Conservative and Labour parties list out plans to address housing crisis

Mon, 15 May 2017

Conservative and Labour parties list out plans to address housing crisis
The Conservatives have said they will bring about a "new generation" of social housing, paid for out of current budgets, if the party wins the general election next month.

The Tories plan to make it easier for local councils to buy derelict land to then be used for new rented housing projects, with the money coming out of the £1.4bn already put aside for infrastructure spending.

"The money is coming from the £1.4bn we earmarked for capital expenditure from the Autumn Statement last year," said Defence Secretary Michael Fallon, talking on the Andrew Marr Show.

"It’s not new money, but the amount for each council will depend on the deals we strike with places like Manchester and Birmingham to get more social housing built in these areas of a high-enough quality that tenants eventually will be able to buy.

"It’s a very attractive policy that will give people a real alternative to waiting and waiting and waiting to get into a council house or flat of their choice."

‘Fixed-term’ council houses would be offered by the Tories, before being sold off after 10 to 15 years with the proceeds being reinvested in social housing.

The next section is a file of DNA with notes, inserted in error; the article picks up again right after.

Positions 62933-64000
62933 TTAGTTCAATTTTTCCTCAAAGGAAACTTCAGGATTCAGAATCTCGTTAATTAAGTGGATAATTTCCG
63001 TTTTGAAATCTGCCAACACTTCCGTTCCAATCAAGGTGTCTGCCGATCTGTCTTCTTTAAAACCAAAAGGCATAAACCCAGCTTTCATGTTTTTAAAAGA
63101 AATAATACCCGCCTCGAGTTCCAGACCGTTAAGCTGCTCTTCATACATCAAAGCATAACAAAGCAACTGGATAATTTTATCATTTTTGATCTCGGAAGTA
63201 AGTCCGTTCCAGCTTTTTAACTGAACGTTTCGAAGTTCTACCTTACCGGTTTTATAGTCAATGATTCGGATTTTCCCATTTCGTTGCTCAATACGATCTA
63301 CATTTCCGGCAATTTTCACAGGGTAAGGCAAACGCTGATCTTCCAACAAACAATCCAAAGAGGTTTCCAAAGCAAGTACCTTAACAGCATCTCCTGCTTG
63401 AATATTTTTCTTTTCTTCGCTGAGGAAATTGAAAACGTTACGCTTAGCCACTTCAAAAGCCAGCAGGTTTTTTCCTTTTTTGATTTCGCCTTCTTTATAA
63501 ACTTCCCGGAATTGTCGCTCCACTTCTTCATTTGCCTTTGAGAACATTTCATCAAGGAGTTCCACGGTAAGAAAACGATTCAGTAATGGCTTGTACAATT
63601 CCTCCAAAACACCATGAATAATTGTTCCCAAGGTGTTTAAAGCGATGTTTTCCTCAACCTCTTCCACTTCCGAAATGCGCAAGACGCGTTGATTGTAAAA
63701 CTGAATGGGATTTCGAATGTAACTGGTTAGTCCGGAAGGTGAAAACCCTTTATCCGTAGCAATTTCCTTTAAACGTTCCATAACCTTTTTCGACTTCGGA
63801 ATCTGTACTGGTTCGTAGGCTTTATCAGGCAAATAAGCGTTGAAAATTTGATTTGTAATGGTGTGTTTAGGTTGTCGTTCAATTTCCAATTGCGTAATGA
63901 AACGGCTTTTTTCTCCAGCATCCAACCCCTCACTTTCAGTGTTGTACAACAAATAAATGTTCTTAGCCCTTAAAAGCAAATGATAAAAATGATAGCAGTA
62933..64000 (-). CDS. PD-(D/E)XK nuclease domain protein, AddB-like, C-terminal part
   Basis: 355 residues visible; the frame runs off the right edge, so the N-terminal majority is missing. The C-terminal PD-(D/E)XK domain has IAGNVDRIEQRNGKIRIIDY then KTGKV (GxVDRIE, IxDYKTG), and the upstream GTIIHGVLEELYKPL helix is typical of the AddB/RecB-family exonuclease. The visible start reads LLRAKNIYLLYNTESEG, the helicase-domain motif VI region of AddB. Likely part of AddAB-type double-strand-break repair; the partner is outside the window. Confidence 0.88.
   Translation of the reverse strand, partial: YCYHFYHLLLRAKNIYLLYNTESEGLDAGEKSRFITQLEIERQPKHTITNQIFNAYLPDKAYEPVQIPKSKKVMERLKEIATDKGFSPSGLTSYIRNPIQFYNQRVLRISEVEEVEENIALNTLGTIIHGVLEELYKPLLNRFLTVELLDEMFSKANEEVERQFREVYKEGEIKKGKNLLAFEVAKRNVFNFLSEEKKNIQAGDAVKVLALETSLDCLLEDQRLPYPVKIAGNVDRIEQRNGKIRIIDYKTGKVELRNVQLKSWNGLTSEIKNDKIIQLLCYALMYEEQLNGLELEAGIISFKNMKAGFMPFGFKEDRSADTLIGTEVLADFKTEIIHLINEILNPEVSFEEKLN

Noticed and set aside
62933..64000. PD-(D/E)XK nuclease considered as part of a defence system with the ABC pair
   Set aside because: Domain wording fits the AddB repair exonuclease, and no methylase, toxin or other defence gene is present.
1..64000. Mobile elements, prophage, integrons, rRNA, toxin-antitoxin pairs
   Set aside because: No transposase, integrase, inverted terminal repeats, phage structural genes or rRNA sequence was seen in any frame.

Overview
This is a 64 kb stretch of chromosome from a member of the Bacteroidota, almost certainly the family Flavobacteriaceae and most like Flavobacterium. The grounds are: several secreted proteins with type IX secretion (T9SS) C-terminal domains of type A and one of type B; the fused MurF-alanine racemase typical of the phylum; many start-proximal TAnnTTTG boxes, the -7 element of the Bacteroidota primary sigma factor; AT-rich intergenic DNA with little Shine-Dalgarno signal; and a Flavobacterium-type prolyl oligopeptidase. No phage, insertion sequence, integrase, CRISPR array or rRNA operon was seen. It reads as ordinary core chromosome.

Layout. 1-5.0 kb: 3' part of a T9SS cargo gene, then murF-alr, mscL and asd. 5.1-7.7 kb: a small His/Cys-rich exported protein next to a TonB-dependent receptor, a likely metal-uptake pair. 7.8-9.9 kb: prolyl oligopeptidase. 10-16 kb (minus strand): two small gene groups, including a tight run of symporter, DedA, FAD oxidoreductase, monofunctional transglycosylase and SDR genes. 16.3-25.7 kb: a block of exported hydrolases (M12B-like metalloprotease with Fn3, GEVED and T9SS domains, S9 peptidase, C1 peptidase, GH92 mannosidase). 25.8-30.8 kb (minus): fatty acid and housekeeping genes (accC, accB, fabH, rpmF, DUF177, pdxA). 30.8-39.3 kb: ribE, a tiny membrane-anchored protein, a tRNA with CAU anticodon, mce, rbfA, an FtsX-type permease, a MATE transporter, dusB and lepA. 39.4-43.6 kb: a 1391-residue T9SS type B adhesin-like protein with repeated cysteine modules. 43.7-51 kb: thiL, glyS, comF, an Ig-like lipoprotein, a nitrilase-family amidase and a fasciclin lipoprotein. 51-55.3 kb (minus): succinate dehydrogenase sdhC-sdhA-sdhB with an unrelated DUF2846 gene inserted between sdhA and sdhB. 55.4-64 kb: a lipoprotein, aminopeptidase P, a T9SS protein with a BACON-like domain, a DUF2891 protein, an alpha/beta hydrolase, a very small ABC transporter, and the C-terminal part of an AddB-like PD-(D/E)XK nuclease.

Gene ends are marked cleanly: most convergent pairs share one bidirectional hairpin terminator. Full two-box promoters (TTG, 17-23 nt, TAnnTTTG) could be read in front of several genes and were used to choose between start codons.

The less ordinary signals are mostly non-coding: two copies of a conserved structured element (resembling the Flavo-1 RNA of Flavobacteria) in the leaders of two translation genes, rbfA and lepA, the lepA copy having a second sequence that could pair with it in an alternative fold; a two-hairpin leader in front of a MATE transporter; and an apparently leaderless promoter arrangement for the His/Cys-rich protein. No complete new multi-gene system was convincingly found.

Meanwhile, the Labour Party has pledged to build at least one million new homes in the next five years, with at least 50 per cent of these being council or housing association properties.

Labour criticised the Tory housing plans as being "political spin, with no substance," with the party’s housing spokesman John Healey saying: "There’s no commitment on the number of new affordable housebuilding or on new funding.

"Under Theresa May and the Tories we’ve seen seven years of failure on housing, with the level of new affordable housebuilding now at a 24-year low."

Housing is one of the main focuses of Labour in its election campaign, with the party promising to build 100,000 social homes each year, financed by a new national infrastructure fund.

Anne Baxendale, of the housing charity Shelter, said: "We’re pleased to see cross-party consensus on the need to tackle the housing crisis and welcome pledges to build a new generation of homes to rent.

"This will come as a great relief to the millions of ordinary families currently languishing in the private rented sector, especially those on low incomes who spend a huge chunk of their income on sky-high rent.

"We look forward to working with the next government to turn our housing crisis around and give the country’s hard-pressed renters a firmer foundation for the future," she added.
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